Ambrose Maria St. John|
(1815 - May 24, 1875) U.K.
Ambrose was the son of Henry St. John, descended from the Barons St. John of Bletsoe. He was educated at Westminster School, and Christ Church, Oxford, where he graduated M. A. and where he formed his lifelong, intimate friendship with Newman.
In 1841 he became curate to Henry Wilberforce, first at Walmer, subsequently at East Farleigh. He then joined Newman at Littlemore which he left, on his conversion to the Catholic Church, about a month before Newman's conversion in October, 1845. After a short time spent with Newman at Maryvale he accompanied him to Rome where they were ordained priests.
Having become Oratorians, they began mission work in Birmingham (1847), removing to the suburb of Edgbaston in 1852. There he devoted himself entirely to missionary work, taking a leading part in the work of the Birmingham Oratory and its school.
He was a classical scholar and a linguist both in Oriental and European tongues. His death was caused by overwork in translating Josef Fessler's book on papal infallibility, when Newman's discussion with William Gladstone was pending.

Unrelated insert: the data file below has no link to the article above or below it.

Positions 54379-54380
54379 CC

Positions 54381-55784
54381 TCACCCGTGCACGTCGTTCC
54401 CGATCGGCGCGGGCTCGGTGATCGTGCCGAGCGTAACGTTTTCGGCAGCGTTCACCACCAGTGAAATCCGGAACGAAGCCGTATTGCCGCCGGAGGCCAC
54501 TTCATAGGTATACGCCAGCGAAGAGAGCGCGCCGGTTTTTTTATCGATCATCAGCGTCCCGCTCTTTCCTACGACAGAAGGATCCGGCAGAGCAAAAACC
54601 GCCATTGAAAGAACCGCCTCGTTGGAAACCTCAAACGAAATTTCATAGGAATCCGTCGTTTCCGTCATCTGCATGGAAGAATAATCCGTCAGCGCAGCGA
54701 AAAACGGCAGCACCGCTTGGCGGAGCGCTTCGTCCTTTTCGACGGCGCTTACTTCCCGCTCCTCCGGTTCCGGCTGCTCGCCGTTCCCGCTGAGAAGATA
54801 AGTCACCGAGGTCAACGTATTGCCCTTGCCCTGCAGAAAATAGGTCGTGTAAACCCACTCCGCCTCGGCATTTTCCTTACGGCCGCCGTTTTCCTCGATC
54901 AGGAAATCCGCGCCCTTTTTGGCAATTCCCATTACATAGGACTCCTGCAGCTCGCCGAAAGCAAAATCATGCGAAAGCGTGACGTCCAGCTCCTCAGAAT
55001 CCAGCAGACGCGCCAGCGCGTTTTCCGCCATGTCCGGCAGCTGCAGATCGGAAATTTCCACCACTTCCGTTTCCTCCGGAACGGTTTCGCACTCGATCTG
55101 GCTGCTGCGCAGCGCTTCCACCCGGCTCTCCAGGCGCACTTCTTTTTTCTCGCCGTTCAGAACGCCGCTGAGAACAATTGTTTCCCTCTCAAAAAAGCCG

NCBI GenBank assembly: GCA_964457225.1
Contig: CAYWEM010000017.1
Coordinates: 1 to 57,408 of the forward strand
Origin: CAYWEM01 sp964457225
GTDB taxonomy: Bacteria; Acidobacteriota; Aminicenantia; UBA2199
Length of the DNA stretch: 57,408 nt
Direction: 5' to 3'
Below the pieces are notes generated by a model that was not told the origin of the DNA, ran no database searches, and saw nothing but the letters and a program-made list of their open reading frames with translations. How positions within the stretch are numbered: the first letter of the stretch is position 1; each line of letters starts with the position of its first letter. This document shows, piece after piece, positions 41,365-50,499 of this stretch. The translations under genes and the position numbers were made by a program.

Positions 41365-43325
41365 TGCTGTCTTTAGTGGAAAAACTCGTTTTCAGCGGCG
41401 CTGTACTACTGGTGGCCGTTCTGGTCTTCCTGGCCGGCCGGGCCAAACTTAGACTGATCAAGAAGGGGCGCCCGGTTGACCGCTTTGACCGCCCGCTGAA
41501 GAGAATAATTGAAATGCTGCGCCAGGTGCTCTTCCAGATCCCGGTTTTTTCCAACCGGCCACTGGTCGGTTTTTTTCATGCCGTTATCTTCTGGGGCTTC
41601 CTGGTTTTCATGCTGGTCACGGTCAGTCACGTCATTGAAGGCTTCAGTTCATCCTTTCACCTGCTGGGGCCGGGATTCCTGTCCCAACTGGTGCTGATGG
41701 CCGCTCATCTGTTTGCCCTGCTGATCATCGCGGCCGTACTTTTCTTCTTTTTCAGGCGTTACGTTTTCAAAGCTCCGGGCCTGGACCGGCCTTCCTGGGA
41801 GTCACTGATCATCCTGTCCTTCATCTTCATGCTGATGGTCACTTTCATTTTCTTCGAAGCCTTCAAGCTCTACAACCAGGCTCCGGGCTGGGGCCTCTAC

He was a man of marked individuality and Newman paid tribute to him in his Apologia. In The Dream of Gerontius, Edward Elgar's piece based on Newman's poem, the character of the Guardian Angel is considered to be based on St. John. In accordance with his expressed wishes, Newman was buried in St. John's grave.
The gay rights activist Peter Tatchell said:
"There is little doubt that Newman and St John were gay and had a loving, long-term same sex relationship. It is impossible to know whether this relationship involved sex. It is conceivable that both men had a gay orientation but chose to abstain from sex. Abstinence does not alter a person's sexual orientation."
Portrait of John Henry Newman (right) and Ambrose Saint John (left) by Maria Giberne, 1847
Source: Wikipedia, the free encyclopedia - et alii